Opinion by Steven Downes
It is difficult – probably impossible – not to be carried along by the excitement generated by London’s Olympic project, and the enthusiasm oozing from Lord Sebastian Coe. And his lordship was not wrong when he characterised this morning’s unveiling of the outline plans for the Olympic Stadium as among the most exciting milestones passed so far in the odyssey towards July 2012.
So let’s try very hard to be objective. This design is not anywhere near the disaster that is the 2012 logo. Indeed, the stadium design, and the plans to dismantle much of it later, appears to fit the difficult brief very well.
What I cannot get over, though, is the idea that London’s Olympic centrepiece will be the world’s first $1 billion fabric-wrapped disposable stadium.
The projected cost for the stadium when the bid was made in 2005 was Â£280 million. On a scale of price against Wembley, that looked just fine. But it still amounted to twice the cost of the generally admired Emirates/Arsenal stadium a few miles across north London.
Now, the costs of the Olympic Stadium have crept up to Â£496 million – approximately four Emirates, or five Millenniums. And all for a largely temporary structure – 55,000 seats provided effectively through scaffolding, surrounded by polythene – that is ultimately going to be ripped down (possibly to be recycled as environment-friendly carrier bags) within a year of the Games leaving town. Can anyone explain how such a price hike can happen?
Rod Sheard, the chief architect of the stadium, suggests that inflation, VAT and the differences between build costs and the overall project costs – which is what London 2012 has quoted, rather than the non-VAT build figures so often mentioned on the Arsenal project – makes a significant difference. No one this morning, though, was very clear on whether the Â£496 million also includes the reconfiguration costs in 2013.
Apart from the cost, there is also a serious compromise made in the design to allow for an easier post-Games de-construction: some 20,000 of the stadium’s 80,000 Olympic capacity will not be covered by the temporary roofing. Let’s hope that the London weather in July-August 2012 is better than it was in the famously damp summer of 1948, the last time London staged the Games, or else the sales of commemorative rain-proof ponchos and umbrellas could exceed all other 2012 Olympic merchandising.
All that said, what was unveiled today appears to be an elegant enough solution to the dilemma that Lord Coe was determined to resolve: not to leave behind a white elephant stadium, unwanted, unused and expensive to maintain, and yet somehow provide the national athletics stadium which was first promised in Labour’s election manifesto in 1997.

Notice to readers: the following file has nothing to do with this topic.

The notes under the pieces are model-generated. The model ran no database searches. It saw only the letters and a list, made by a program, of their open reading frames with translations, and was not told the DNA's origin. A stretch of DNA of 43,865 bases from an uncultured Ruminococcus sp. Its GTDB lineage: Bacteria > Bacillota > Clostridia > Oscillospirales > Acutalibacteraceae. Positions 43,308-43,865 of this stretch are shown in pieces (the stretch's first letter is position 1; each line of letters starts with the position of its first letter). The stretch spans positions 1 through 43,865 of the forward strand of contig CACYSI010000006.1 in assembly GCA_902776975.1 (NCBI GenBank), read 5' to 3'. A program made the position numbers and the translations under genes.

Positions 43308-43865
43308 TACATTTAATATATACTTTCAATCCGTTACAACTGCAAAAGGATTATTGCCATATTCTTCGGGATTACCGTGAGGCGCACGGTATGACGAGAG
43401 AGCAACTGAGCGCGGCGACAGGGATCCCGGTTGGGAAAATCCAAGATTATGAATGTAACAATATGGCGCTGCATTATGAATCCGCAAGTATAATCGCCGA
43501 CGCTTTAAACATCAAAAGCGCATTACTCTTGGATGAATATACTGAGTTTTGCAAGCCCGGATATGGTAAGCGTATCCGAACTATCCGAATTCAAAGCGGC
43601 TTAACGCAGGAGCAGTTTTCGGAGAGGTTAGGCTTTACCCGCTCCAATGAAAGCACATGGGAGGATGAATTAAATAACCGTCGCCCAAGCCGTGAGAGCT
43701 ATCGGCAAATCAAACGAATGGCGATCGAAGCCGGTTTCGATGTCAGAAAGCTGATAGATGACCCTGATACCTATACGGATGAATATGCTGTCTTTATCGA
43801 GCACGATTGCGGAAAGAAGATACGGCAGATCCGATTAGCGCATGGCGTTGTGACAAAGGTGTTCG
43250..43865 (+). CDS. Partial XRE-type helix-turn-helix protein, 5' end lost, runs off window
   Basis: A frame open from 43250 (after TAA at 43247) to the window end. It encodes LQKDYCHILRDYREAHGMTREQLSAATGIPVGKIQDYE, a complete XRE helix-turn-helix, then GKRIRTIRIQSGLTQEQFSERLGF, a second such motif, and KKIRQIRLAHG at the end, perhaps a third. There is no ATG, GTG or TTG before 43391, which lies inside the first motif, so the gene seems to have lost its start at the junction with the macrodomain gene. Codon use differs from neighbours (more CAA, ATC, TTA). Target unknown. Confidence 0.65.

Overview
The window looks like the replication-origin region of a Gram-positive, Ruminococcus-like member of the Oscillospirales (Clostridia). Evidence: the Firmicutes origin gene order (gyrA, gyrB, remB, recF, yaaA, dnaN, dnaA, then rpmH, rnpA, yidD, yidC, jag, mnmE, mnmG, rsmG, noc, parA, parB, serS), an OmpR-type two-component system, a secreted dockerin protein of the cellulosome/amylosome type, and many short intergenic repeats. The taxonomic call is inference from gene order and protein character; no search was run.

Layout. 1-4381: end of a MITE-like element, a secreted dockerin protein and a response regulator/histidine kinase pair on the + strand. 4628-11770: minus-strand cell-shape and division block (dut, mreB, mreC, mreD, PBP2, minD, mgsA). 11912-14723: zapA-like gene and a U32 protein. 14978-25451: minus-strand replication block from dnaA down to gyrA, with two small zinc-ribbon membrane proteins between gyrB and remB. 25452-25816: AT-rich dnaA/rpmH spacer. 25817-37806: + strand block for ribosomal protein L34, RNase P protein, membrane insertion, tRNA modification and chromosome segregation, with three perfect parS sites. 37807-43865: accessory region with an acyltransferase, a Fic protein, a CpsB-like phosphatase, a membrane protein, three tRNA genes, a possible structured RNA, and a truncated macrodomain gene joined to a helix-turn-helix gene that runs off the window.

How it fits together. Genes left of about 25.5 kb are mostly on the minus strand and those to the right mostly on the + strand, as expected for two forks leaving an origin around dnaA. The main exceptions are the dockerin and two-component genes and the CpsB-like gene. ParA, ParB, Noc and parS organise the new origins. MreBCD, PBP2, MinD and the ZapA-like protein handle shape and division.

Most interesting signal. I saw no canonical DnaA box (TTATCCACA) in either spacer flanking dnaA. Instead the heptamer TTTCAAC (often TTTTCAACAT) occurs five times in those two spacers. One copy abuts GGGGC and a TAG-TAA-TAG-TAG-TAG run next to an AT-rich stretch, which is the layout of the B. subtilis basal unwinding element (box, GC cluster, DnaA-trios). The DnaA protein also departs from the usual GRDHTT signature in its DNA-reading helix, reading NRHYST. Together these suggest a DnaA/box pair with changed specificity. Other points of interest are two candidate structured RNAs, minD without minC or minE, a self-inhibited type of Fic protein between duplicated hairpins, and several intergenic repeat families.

Hence the 25,000-seat mode for the venue post-Olympics. With Wembley, Twickenham, Emirates, and possibly new Tottenham and Chelsea stadiums, London and the capital’s music and sports promoters do not need another 60,000-plus-seater football stadium.
But ever since the Government welshed on its promises to provide a stadium for the 2003 athletics world championships, and Ken Bates kicked the multi-sport brief out of his overblown soccer-centric plans for a Wembley of hotels, offices and shopping centres, what the capital does lack is a prestigious modern athletics venue.
On this, Lord Coe appears to have delivered on a pledge he made to the IOC, to the mayor, and to future generations of Londoners. If a Premiership rugby club, such as Saracens, and lower league football club, Orient has been suggested, can be persuaded to buy-in to the scheme as anchor tenants, then so much the better.
Of the look of the stadium, it is all too easy and glib to come up with a soundbyte-friendly tag – the “Fruit Bowl” was the BBC’s favourite. Based on preliminary, animated sketches, such judgements are at least four years premature. If, in 2011, spectators can travel to the venue in speed and comfort, move easily through security and ticket checks, and then, once in their seats, look down on a scene that takes their breath away, such trite one-liners will be readily forgotten.
“The stadium will stand for everything we talked about in the bid: it will be inspiring, innovative and sustainable,” Lord Coe said today. Importantly, London may also deliver a legacy to future Olympic host cities, because it will have broken the cycle of four-yearly one-upmanship, of building ever-bigger, but always less viable, Olympic Stadiums.
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